The S&P 500 all-time high and how often the index hits a new all-time high is a really fascinating data point that is an important data point to remember as you consider long-term investing. The S&P 500 hits a new all-time high only 5% of days that the stock market is open for trading. This means that 95% of trading days, the S&P 500 is below its previous all-time high. Another way to look at this is that for investors that are tracking the overall market via things such as index funds, your portfolio is underwater from its previously achieved all-time high 95% of the time.
This should inform our mindset for investing. Unless you are a retiree, our goal as investors is to accumulate assets. To keep buying and investing. And most of the time, 95% of the time, you’re adding to your portfolio at prices lower than the all-time high in prices and value.
We can take this further. If you are a net saver, meaning you are spending less than you earn and taking that chunk of cash you save and investing it into assets for your future, you should prefer these days where the S&P 500 is not at an all-time high. Moreover, you might even prefer market corrections, even market crashes. This just means you’re accumulating assets at lower prices and will ride the wave higher as the market recovers with a larger asset base. Market corrections are gifts to net savers. Period.
Leadership during runs of the S&P 500 to all-time highs
It’s also worth noting something about market leadership. It’s often times not clear where the leadership will come from. In 2020 after the coronavirus crash of March 2020, the market rebounded quickly and began to approach new all-time highs. For much of this run, the stock market leadership came exclusively via mega-cap tech stocks such as Amazon, Apple, Facebook, Google, Microsoft, etc. There was concern that the market was hitting new highs but mostly due to outperformance of only a handful of very large stocks that have an outsized presence in the S&P 500 index.
Interestingly as we got later in the year, and the calendar flipped from 2020 to 2021, the S&P 500 kept hitting new highs, but these tech stocks became laggards. Not only were these tech stocks not leading the market higher, they were actually experiencing fairly significant drawdowns while the S&P 500 was hitting new all-time highs! Value stocks which had been beaten down for years were now leading the market higher.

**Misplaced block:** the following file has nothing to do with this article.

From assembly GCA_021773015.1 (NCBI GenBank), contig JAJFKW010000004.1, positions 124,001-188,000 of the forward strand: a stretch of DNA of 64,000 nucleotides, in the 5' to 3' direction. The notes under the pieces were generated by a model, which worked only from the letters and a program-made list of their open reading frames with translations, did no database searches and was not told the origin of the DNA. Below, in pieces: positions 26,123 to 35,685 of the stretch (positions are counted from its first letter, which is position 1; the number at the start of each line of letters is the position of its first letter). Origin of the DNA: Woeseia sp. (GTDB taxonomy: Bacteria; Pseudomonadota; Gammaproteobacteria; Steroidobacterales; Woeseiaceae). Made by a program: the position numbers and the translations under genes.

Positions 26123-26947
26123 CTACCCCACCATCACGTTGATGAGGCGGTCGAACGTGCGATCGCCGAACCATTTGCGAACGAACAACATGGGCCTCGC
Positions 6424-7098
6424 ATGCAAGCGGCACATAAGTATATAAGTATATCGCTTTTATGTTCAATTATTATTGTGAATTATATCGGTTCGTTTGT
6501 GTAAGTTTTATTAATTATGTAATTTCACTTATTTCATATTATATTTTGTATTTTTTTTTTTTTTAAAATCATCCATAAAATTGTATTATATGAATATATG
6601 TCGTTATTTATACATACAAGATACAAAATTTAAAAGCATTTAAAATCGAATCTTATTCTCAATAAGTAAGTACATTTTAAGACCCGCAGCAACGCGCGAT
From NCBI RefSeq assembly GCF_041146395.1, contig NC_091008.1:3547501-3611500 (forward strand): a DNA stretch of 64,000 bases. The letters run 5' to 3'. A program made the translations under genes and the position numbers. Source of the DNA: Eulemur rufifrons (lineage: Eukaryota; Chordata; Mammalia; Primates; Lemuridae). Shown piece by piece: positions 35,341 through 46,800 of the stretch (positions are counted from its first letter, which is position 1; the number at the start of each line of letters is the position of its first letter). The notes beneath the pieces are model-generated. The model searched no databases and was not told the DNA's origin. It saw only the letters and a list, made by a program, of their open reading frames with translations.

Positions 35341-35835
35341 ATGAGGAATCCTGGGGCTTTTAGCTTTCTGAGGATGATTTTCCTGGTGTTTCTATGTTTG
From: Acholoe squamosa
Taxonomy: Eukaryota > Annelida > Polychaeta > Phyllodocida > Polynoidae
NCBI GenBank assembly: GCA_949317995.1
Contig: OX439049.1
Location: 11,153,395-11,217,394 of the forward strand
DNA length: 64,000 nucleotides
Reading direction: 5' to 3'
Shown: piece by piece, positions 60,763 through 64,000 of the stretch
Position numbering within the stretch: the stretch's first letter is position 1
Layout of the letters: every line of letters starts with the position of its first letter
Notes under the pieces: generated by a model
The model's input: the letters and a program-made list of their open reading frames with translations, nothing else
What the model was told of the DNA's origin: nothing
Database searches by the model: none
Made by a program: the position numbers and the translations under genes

There are a number of theories as to why this rotation from tech to value stocks occurred, but that’s not really important. What’s important is that we often don’t know where leadership is going to come from. How might this inform our investing? Well, it certainly supports the idea of passive investing in index funds. Since we don’t know which companies or sectors will lead the S&P 500 higher, we should just own the entire index. By owning the index, you won’t care which companies are leading the index higher, because you’ll own all of it.
Previous all-time highs in the S&P 500
The S&P 500 first crossed 500 on March 24, 1995.
The S&P 500 first crossed 1000 on February 2, 1998.
The S&P 500 first crossed 1500 on March 22, 2000.
The S&P 500 first crossed 2000 on August 26, 2014.
The S&P 500 first crossed 2500 on September 15, 2017.
The S&P 500 first crossed 3000 on July 12, 2019.
The S&P 500 first crossed 3500 on August 28, 2020.
What is the S&P 500?
The S&P 500 index (S&P refers to Standard & Poors) is a market-cap weighted index of the 500 largest publicly-traded companies in the United States. It is widely considered to be an excellent barometer of large cap US stocks, and like the Dow Jones Industrial Average, it is one of the most cited data points for “how the stock market is doing.” A casual investor can get a feel for how stocks are doing in general by understanding where the S&P 500 is currently priced and how that price has been moving in recent days.
S&P 500 index funds worth considering
Index funds are widely popular and there are many options for investors to “buy the S&P 500” via an index fund. From our article on the best index funds for 2021, here are some great S&P 500 index funds to consider.
S&P 500 Index Funds
|TICKER||NAME||EXPENSE RATIO||MINIMUM REQUIRED||TYPE|
|FXAIX||Fidelity 500 Index Fund||.015%||$0||Mutual Fund|
|SWPPX||Schwab S&P 500 Index Fund||.02%||$0||Mutual Fund|
|VFIAX||Vanguard 500 Index Fund||.04%||$3,000||Mutual Fund|
|VOO||Vanguard S&P 500 ETF||.03%||A single share||ETF|
|SPY||SPDR S&P 500 ETF Trust||.09%||A single share||ETF|
|IVV||iShares Core S&P 500 ETF||.03%||A single share||ETF|